Bush Approval Rating Falls Under 40%! (Says Jacques Chirac’s Personal Pollster Working for AP)

Posted by John Rosenthal

This past weekend, the much-trumpeted news went out that President Bush’s job approval ratings had fallen below 40%.  The poll announcing this – for the President’s many enemies, needless to say, welcome – landmark was published by the Associated Press and conducted by the Ipsos polling institute.  As the polling data assembled at RealClearPolitics reveals, when the AP-Ipsos findings were published on Saturday, the AP-Ipsos 39% figure was the low-end outlier among the recent data.  (In the meanwhile, a second poll has also managed to descend below the 40% bar – a point to which I will try to return shortly in an update.)  A less publicized Rasmussen poll conducted over exactly the same period as the AP-Ipsos survey showed the President garnering rather a 46% approval rating.   The latest Rasmussen tracking poll shows this figure having gone up in the meanwhile to 47%.  A CNN/USA Today poll published today likewise shows the President with a 46% approval rating. 

If one takes the spread between the disapproval and approval numbers, moreover, the extent of the deviation of the AP-Ipsos results from the rest of the recent polling data becomes even more glaring.  AP-Ipsos shows a massive 20% gap between the percentage of those disapproving of the President’s job performance and those approving.  Even a poll like the blatantly politicized (“Americans depressed and angry”) Pew Research survey for roughly the same period, which comes up with a similar 40% number on the down side, still only manages a 12% spread.  (A more recent Pew survey for Sept. 8-11 repeats this finding.)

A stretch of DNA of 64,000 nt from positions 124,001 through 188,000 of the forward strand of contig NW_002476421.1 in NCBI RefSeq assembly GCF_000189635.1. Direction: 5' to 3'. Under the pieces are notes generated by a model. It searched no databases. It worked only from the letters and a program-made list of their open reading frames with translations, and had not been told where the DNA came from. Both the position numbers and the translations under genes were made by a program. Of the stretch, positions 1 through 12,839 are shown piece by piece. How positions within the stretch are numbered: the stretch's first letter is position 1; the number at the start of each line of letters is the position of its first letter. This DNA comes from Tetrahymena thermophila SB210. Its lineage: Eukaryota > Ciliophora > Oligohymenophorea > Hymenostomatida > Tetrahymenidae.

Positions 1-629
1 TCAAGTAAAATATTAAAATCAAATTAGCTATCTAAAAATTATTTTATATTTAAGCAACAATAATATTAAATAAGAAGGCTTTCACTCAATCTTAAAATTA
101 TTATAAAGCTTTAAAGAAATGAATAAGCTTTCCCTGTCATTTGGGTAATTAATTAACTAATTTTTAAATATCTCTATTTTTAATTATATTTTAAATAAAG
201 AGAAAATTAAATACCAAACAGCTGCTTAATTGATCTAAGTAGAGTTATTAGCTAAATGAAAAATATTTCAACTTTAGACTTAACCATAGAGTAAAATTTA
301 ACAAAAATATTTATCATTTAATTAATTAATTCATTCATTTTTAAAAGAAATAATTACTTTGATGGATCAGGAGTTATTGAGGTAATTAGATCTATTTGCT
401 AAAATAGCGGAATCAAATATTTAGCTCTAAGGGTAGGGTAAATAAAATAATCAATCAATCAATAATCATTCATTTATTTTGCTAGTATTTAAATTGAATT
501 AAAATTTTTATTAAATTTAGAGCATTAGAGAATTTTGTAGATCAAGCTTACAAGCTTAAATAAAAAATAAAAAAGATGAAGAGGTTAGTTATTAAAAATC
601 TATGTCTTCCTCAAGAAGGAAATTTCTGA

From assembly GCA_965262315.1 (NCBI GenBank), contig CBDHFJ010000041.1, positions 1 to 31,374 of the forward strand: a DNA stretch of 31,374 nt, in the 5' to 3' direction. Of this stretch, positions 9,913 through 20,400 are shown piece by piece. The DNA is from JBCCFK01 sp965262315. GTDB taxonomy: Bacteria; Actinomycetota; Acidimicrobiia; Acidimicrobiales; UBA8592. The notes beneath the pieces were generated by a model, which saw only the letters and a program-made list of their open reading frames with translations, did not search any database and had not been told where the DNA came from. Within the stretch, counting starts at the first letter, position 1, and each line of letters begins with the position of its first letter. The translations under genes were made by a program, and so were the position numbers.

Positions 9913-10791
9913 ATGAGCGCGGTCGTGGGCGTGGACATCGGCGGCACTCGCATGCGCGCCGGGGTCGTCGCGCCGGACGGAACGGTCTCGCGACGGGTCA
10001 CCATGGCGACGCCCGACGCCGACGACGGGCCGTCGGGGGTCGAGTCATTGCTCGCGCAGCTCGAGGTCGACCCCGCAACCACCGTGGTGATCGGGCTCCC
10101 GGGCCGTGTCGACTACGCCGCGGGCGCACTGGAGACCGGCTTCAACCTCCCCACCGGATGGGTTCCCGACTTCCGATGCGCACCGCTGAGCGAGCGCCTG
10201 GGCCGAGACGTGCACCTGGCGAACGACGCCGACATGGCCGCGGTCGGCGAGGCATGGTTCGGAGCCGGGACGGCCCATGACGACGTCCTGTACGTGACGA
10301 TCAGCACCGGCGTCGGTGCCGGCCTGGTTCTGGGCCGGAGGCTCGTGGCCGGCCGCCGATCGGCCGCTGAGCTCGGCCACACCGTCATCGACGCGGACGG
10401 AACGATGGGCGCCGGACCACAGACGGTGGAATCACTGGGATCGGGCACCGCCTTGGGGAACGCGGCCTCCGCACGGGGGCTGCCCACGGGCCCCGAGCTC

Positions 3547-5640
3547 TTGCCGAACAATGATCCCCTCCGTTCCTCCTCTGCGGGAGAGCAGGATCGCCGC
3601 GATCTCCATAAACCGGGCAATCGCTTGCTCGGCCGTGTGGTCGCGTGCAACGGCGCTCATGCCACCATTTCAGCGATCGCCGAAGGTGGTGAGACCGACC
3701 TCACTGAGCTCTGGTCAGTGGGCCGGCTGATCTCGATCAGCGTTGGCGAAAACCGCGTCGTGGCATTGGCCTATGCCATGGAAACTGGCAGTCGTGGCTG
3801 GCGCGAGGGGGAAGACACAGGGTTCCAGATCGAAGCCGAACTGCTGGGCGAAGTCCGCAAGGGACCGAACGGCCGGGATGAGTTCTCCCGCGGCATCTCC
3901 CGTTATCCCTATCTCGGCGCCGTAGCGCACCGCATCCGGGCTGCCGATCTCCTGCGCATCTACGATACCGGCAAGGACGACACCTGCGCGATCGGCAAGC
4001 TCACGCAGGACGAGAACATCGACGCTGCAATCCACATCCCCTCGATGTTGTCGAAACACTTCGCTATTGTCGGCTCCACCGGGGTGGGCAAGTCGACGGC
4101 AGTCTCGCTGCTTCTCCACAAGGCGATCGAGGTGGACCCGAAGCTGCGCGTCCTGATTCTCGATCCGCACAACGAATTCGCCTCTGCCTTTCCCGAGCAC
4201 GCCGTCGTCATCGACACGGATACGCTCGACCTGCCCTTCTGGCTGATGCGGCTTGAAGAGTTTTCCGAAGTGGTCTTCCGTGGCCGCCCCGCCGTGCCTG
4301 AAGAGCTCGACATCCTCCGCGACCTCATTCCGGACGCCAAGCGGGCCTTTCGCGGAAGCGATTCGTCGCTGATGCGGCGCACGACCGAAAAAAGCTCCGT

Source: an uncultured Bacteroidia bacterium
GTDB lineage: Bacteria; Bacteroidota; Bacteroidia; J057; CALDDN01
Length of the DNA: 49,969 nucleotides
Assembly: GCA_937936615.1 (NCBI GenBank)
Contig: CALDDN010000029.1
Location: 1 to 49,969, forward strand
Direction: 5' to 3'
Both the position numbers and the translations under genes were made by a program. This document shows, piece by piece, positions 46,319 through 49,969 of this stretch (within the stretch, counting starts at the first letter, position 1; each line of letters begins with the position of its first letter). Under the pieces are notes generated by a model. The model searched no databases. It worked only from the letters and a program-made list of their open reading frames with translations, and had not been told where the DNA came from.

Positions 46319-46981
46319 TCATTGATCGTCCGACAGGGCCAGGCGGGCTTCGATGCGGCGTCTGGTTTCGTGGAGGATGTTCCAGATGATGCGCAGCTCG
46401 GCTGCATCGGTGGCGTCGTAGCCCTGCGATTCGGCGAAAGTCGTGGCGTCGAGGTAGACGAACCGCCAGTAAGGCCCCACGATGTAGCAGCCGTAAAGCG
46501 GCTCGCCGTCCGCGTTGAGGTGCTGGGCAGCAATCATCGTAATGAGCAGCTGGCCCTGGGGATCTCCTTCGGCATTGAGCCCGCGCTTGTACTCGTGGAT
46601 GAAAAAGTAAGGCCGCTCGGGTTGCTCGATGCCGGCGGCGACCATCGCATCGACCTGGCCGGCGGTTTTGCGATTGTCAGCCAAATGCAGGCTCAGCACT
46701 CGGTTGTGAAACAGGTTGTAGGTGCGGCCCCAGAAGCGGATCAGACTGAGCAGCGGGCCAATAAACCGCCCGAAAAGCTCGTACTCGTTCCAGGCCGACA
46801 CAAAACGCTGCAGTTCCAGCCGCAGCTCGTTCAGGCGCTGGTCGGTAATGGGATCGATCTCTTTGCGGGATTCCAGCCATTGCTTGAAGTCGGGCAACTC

So…: what is Ipsos? 

Well, as so happens Ipsos is a French public opinion institute that until being commissioned in December 2003 to do AP’s polling work had little presence in the US.  One of Ipsos’s most important clients in its home market is none other than the French state and indeed not only the French state, but the President of the Republic in person.  Here’s how a 2001 profile published by the French economics weekly l’Expansion [link in French] described the cozy relationship of Ipsos co-President Jean-Marc Lech to the occupant of the Elysée Palace:

During the 7-year-terms of François Mitterrand, he was one of the advisors to the prince and he held open house at Copenhagen, the famous restaurant on the Champs Elysées not far from the “castle”.  Since he began working for Jacques Chirac, he has left the Champs and stays put in the XV arrondissiment at lunchtime.  Now, he merely delivers his confidential polls personally to the antechamber of the President.
French public opinion institutes, including Ipsos, have a long tradition of seemingly minimizing or exaggerating trends – if not outright contriving them – to suit the interests or whims of their “prince” or, more generally, of the French political elites.  This regularly leads to great “surprises” when votes are actually held: such as the virtual dead heat between the “yes” and “no” vote in the 1992 French referendum on Maastricht – all the public opinion surveys had the “yes” option winning with a comfortable margin – or the 2002 April “shock” that saw Jean-Marie Le Pen taking second place in the first round of the French Presidential elections in front of Socialist candidate Lionel Jospin (the last Ipsos poll before the election had Le Pen trailing Jospin by 14% to 18%).